A laundry list of changes to Crestwood’s police code failed to win aldermen’s approval last week.
The Board of Aldermen deadlocked 3-3 July 28 on the second reading of an ordinance amending Chapter 20 of the city’s municipal code.
Ward 1 Aldermen Mimi Duncan and Darryl Wallach and Ward 4 Alderman Deborah Beezley voted in favor of the ordinance; Ward 2 Alderman Jeff Schlink, Ward 3 Alder-man Paul Duchild and Ward 4 Alderman John Foote were opposed. Ward 2 Alderman Chris Pickel and Ward 3 Alderman Jerry Miguel were absent.
Mayor Roy Robinson attempted to break the tie by casting a fourth vote in favor of the bill, but City Attorney Rob Golterman informed him ordinances require at least five affirmative votes to be approved, according to the City Charter.
As presented, the ordinance contained several police code amendments recommended by the city’s Police Board, which is comprised of volunteer residents who serve in an advisory capacity.
Some of those recommended amendments were:
Modify Police Board members’ terms to run concurrently with the mayor’s term.
Allow the Police Board aldermanic representative to designate an alternative representative to attend meetings.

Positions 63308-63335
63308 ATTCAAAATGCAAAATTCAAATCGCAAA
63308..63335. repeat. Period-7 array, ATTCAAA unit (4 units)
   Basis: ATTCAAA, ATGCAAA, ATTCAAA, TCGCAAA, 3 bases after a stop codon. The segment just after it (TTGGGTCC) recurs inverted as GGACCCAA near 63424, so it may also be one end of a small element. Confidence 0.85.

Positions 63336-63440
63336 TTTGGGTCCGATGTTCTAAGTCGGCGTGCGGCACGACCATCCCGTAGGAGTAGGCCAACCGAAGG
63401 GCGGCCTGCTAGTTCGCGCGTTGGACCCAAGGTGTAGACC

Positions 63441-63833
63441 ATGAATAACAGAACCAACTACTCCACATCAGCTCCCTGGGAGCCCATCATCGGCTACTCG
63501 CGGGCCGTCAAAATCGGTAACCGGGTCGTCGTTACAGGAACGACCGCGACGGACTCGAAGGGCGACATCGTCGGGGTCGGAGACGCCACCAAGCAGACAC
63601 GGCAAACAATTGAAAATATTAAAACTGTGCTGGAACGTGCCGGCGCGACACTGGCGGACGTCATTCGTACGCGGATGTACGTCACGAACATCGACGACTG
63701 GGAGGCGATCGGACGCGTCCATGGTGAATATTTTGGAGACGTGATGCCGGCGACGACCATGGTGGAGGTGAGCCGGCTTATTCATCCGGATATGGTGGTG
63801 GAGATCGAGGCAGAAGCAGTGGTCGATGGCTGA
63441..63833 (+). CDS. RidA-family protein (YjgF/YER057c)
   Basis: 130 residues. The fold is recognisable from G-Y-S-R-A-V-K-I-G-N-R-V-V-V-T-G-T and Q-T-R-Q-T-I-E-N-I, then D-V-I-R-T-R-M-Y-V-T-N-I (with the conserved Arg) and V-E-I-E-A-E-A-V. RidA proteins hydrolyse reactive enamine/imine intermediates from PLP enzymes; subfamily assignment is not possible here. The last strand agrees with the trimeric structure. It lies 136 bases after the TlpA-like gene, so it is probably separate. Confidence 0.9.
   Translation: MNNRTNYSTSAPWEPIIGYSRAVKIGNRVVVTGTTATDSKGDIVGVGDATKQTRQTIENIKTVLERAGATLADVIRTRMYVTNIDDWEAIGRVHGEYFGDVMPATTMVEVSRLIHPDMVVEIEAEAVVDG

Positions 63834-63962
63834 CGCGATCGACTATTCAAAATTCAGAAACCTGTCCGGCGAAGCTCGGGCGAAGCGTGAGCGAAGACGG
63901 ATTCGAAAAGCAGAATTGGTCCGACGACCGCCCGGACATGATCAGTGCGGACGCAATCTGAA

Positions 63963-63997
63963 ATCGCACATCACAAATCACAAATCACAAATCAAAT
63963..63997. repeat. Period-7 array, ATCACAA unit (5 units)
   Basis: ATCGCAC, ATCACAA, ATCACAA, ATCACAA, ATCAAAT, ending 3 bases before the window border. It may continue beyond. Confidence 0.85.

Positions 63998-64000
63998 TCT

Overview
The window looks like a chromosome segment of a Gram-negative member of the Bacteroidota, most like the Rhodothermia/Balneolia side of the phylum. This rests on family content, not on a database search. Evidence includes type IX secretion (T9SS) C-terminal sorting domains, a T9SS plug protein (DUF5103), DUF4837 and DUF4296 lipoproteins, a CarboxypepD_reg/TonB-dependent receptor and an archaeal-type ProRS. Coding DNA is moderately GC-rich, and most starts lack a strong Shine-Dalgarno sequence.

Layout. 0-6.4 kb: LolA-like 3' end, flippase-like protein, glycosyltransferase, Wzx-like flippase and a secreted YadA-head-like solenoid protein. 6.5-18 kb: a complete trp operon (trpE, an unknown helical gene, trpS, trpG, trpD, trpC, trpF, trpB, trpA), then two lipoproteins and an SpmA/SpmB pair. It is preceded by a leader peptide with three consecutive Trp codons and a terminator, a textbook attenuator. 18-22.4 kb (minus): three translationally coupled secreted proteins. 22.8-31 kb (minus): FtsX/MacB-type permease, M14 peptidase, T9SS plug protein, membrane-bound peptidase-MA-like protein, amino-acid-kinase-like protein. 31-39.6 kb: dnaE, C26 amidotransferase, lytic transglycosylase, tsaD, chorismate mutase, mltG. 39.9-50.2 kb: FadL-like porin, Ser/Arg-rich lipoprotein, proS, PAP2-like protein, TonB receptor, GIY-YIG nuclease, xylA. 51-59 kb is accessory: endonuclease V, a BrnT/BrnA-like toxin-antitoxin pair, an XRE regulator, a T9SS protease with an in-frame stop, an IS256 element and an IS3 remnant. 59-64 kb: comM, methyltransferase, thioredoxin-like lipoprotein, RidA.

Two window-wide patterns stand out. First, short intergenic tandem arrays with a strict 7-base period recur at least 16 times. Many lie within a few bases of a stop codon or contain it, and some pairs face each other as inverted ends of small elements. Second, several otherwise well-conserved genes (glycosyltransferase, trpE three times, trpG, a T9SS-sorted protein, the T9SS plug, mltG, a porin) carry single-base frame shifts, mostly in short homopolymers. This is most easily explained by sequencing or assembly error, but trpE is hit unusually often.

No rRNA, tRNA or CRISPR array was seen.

Modify the code to read the Police Board will meet “regularly” instead of “monthly.”
Stipulate that Police Department and police chief compensation shall be provided for within the city’s budget instead of a specific ordinance or resolution.
Modify the police chief’s requirement to report to the Police Board and Board of Aldermen to “as requested” instead of on a “monthly” basis.
Duchild offered four amendments to the police code ordinance during the June 23 Board of Aldermen meeting.
Some of those amendments contained changes — such as keeping the Police Board meeting and police chief report frequencies at “monthly” — that completely reversed the Police Board’s recommendations.
Aldermen didn’t approve the majority of Duchild’s amendments.
At one point during that meeting, Pickel said altering the Police Board’s recommendations was an “insult” to that group. Foote later accused aldermen of trying to run the Police Board “down to the ‘nth’ detail.”
Shortly before the second reading vote last week, Duchild expressed his concern over the ordinance as proposed, but said he wouldn’t reintroduce his previous amendments.
However, Duchild encouraged aldermen to at least consider retaining the Police Board’s monthly meeting requirements to be consistent with the Fire Board and Park Board meeting provisions.
“One of the reasons the city was incorporated was fire and police protection, and one of the purposes of the committee is the oversight of the Police Department by the citizens, which is sort of the whole backbone of a citizen-run government,” Duchild said.